Citizen science data sets are often observational (as opposed to experimental), big, long-term, and messy. Critics of citizen science data now realize that many of the problems are just characteristic of the data type, regardless of who is doing the observing. REEF founders wanted data collection to be easily blended in with normal diving activity, so there’s a low bar for entry initially and people can build skills during participation in the program. This structure of data collection, which they call the “roving diver technique” is especially good for rare and non-commercially fished species picked up only by REEF because of their high spatial coverage. These are species that otherwise would not receive much monitoring attention because of the time required.
To meet the dual mission of the program, REEF uses data for empowerment through education of the volunteers and for management applications as well as scientific applications. To continually provide educational opportunities for the volunteers, the website serves as a main hub, where people can view their own data and verify if what they thought was an unusual observation was actually something special. While there, volunteers will also find summary data from the program as a whole, including what species are at a given site. These summary data are also helpful for math and science teachers who want real-life examples of how to use a database. The very fact that non-professional zoologists collect all the data helps tailor outreach and education materials that resonate both with volunteers and other members of the public.
Management applications of REEF data were structurally part of the program since the very beginning. REEF has close working partnerships with NOAA’s National Marine Sanctuary program and NOAA Fisheries, as well as other state and regional marine management agencies. Citizen science meets the National Marine Sanctuaries Act goal of working with community and nonprofit groups while also collecting useful data, all for a relatively small amount of staff time on the Sanctuary’s part. Committing to making that time commitment small, REEF makes the data available to everyone, including these dedicated users, through an online data tool that makes the data easy to understand without the time needed for statistics. In this way, REEF and other citizen science groups act as service providers for the clients of agencies who need data for their decision-making processes.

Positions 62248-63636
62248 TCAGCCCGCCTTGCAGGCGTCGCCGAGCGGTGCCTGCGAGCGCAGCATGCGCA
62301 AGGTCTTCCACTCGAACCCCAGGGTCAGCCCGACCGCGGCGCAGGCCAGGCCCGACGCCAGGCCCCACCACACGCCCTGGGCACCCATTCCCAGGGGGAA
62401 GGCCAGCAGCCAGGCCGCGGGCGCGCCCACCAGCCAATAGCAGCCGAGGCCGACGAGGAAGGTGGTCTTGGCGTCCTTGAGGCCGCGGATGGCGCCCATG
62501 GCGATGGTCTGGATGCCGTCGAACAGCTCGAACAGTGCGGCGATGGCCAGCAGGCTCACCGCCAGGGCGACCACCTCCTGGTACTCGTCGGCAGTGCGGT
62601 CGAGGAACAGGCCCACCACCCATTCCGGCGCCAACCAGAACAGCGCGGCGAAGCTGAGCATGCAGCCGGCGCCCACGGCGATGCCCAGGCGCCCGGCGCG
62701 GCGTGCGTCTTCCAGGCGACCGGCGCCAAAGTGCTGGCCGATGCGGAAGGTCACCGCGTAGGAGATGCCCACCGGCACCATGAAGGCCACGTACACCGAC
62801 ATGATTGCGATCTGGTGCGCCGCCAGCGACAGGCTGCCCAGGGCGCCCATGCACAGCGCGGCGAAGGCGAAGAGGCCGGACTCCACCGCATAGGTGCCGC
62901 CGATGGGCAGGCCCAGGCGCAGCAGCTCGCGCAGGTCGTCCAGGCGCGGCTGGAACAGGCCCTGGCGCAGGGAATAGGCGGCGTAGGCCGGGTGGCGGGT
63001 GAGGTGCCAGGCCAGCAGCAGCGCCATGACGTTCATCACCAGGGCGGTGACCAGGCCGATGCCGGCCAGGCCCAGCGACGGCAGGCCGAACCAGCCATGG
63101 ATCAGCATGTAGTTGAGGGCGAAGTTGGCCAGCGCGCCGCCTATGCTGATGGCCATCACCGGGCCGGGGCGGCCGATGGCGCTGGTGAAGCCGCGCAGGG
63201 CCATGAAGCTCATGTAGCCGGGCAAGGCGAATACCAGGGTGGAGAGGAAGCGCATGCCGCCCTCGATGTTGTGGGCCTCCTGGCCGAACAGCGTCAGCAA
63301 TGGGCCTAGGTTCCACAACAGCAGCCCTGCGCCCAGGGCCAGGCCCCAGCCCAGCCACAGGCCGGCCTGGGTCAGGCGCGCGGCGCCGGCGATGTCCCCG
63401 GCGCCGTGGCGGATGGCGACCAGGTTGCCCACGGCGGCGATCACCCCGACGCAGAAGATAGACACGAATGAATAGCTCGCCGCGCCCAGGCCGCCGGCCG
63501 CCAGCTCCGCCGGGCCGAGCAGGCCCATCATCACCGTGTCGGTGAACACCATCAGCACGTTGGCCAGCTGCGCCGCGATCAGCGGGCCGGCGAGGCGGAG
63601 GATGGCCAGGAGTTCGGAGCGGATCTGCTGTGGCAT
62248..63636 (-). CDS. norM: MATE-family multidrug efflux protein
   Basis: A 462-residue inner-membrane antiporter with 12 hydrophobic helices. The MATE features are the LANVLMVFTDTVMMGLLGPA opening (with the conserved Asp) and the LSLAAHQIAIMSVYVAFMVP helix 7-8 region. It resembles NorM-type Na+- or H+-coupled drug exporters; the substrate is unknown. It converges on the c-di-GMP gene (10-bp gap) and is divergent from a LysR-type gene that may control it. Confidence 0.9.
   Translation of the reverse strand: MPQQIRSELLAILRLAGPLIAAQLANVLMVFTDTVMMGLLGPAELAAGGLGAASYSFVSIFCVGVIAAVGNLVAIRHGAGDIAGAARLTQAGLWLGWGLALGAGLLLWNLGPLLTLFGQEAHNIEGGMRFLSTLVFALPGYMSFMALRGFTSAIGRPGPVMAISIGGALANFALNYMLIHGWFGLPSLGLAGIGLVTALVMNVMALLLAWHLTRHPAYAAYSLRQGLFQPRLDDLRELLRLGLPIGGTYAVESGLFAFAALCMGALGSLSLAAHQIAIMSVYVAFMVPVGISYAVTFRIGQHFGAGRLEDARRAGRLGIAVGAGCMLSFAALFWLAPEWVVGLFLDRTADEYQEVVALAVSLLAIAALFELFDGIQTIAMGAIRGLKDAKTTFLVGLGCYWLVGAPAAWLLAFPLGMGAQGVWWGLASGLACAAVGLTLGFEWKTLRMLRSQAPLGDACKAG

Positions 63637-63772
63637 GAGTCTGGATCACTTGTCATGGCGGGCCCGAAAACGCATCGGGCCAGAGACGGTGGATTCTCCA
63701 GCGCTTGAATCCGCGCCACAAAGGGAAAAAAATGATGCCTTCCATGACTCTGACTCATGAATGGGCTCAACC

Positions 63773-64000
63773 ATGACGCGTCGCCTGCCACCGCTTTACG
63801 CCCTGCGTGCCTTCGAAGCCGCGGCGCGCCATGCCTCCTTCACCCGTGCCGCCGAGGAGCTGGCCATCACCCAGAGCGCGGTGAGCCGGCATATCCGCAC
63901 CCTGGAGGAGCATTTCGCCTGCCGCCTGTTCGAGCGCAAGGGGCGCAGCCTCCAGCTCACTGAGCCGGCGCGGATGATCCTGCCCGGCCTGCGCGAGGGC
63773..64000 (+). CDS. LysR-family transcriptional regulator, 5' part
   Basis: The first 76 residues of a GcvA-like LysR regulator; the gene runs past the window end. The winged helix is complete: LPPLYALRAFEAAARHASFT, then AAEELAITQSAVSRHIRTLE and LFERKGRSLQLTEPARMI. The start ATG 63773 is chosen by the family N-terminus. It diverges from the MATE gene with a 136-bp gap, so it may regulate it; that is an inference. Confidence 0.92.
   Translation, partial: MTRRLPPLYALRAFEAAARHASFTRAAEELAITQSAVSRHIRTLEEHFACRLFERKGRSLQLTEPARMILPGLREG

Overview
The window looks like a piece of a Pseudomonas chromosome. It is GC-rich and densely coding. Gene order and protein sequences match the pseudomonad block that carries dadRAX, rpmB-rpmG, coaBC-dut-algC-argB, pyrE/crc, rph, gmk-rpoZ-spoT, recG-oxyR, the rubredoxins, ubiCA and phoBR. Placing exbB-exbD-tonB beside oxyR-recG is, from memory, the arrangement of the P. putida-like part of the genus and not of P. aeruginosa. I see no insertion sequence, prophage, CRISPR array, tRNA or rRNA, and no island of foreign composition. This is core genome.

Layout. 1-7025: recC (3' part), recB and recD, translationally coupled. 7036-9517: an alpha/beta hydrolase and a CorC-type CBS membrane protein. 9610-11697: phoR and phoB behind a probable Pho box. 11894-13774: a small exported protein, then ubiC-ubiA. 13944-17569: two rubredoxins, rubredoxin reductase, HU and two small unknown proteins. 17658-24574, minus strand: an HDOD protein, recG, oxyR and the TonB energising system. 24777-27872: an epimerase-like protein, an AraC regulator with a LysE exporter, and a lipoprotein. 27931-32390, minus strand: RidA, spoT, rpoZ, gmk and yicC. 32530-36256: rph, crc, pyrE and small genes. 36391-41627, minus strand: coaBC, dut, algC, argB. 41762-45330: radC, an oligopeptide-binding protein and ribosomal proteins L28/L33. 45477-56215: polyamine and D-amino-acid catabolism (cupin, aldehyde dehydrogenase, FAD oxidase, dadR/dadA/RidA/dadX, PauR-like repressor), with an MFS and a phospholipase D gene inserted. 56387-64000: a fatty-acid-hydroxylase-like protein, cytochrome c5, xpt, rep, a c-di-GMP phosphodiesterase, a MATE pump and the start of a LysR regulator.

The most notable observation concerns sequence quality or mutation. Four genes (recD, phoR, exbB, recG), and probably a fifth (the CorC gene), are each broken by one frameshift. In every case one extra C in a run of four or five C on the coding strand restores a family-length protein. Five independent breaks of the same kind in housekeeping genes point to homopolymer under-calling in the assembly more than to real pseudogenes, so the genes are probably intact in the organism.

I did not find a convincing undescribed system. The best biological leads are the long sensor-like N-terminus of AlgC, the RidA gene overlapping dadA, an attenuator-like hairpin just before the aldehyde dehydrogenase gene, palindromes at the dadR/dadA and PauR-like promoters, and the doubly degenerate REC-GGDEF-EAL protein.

REEF data contribute to the diversity of data available for decision-making and consequently REEF is part of a larger movement to include kinds of knowledge operating outside of the scientific method in the information base supporting management decisions. This perspective has already proven important especially for fisheries management councils, who appreciate a diversity of data sources to triangulate on needed decisions. For example, counts of rockfish in Washington state contributed to an endangered species listing and associated management. Other data from that region about sea pens, urchin, and octopus were used to adjust harvest rules. Data in many regions of the world are also included for evaluations of marine protected areas (MPAs), especially since the data extends to years before the protected areas were put in place.
Finally, excited volunteers can and do take the data to stakeholder-driven management arenas. For example, one volunteer served as a diver/non-consumptive user representative of a Marine Life Protection Act regional stakeholder group used to plan for California’s marine protected areas and utilized REEF data to help determine the placement and shape of MPAs based on where divers go. Another volunteer successfully campaigned for a spot on the fisheries commission in the Pacific Northwest and bases many of his commission decisions on experiences and data from REEF. In one more example, volunteers collected data on where divers go compared to where giant pacific octopus inhabit to lobby successfully for protected octopus habitat.
The scientific uses of REEF data are in many ways shared with monitoring efforts in general. In the early days of the program, program coordinators and partners used the data to answer specific questions about species distribution and abundance. As time passes, additional questions and applications arise, such as trends over time, tracking invasive species, and describing newly discovered species.